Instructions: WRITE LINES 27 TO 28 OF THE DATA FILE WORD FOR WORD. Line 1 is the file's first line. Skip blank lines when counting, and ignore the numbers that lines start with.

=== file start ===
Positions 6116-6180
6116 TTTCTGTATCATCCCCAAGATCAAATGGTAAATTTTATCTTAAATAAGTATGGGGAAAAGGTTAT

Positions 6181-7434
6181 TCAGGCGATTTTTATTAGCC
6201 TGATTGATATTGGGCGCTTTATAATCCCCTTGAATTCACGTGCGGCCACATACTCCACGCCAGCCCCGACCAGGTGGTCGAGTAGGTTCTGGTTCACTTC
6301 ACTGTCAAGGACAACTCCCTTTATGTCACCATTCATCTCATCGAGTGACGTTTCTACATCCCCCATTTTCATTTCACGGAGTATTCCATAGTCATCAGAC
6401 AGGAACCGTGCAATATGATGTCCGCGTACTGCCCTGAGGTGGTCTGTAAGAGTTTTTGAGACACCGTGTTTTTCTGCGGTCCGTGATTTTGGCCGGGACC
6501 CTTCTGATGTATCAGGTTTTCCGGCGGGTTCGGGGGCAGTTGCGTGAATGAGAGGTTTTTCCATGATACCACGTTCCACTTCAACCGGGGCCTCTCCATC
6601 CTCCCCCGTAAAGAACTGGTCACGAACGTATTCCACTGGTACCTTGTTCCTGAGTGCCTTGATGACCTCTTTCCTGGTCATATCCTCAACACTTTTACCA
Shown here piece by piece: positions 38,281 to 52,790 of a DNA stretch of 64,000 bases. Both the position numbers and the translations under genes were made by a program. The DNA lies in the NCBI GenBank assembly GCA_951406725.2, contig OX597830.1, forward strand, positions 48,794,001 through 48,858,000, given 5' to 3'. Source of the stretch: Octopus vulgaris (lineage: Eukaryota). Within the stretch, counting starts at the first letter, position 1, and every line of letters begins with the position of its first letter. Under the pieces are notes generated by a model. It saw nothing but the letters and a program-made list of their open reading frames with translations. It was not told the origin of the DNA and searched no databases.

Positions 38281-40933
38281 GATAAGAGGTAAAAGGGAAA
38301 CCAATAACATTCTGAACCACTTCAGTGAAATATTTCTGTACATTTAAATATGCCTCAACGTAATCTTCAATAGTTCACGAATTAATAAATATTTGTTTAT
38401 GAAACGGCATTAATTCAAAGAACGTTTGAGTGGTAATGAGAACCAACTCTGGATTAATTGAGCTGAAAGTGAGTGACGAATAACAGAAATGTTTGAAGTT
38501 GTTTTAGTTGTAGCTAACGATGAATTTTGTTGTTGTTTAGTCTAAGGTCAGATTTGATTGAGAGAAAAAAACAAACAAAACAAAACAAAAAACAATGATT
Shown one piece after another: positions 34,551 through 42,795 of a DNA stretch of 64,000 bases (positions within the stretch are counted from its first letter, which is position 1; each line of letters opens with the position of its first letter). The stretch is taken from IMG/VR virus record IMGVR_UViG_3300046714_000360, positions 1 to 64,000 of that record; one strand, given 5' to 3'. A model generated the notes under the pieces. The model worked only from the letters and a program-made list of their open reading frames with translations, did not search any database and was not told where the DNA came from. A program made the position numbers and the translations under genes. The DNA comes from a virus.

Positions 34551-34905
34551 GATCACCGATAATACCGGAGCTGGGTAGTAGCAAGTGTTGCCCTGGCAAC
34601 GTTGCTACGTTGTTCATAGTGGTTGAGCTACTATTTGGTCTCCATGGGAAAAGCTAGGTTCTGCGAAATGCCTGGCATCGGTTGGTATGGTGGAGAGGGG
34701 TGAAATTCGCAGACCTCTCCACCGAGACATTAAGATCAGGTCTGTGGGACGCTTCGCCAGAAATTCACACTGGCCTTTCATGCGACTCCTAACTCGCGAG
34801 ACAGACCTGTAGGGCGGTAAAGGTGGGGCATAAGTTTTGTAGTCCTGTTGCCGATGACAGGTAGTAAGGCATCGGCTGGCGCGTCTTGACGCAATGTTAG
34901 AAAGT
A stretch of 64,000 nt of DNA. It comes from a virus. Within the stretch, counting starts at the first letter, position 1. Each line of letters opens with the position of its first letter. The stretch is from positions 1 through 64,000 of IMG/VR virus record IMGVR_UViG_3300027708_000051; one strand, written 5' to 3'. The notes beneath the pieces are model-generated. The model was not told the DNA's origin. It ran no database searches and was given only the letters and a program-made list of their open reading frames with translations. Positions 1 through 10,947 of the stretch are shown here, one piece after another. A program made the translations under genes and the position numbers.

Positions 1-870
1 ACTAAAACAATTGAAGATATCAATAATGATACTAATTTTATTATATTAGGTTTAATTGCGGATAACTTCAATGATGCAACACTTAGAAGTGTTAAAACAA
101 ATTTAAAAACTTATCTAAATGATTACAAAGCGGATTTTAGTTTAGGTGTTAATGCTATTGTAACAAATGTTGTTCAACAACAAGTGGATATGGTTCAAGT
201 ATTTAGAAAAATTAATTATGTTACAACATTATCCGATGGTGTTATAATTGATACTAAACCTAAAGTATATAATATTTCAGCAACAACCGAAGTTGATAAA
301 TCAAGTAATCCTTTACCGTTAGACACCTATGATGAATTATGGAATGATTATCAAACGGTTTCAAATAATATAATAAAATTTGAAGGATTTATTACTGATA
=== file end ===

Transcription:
201 ATTTAGAAAAATTAATTATGTTACAACATTATCCGATGGTGTTATAATTGATACTAAACCTAAAGTATATAATATTTCAGCAACAACCGAAGTTGATAAA
301 TCAAGTAATCCTTTACCGTTAGACACCTATGATGAATTATGGAATGATTATCAAACGGTTTCAAATAATATAATAAAATTTGAAGGATTTATTACTGATA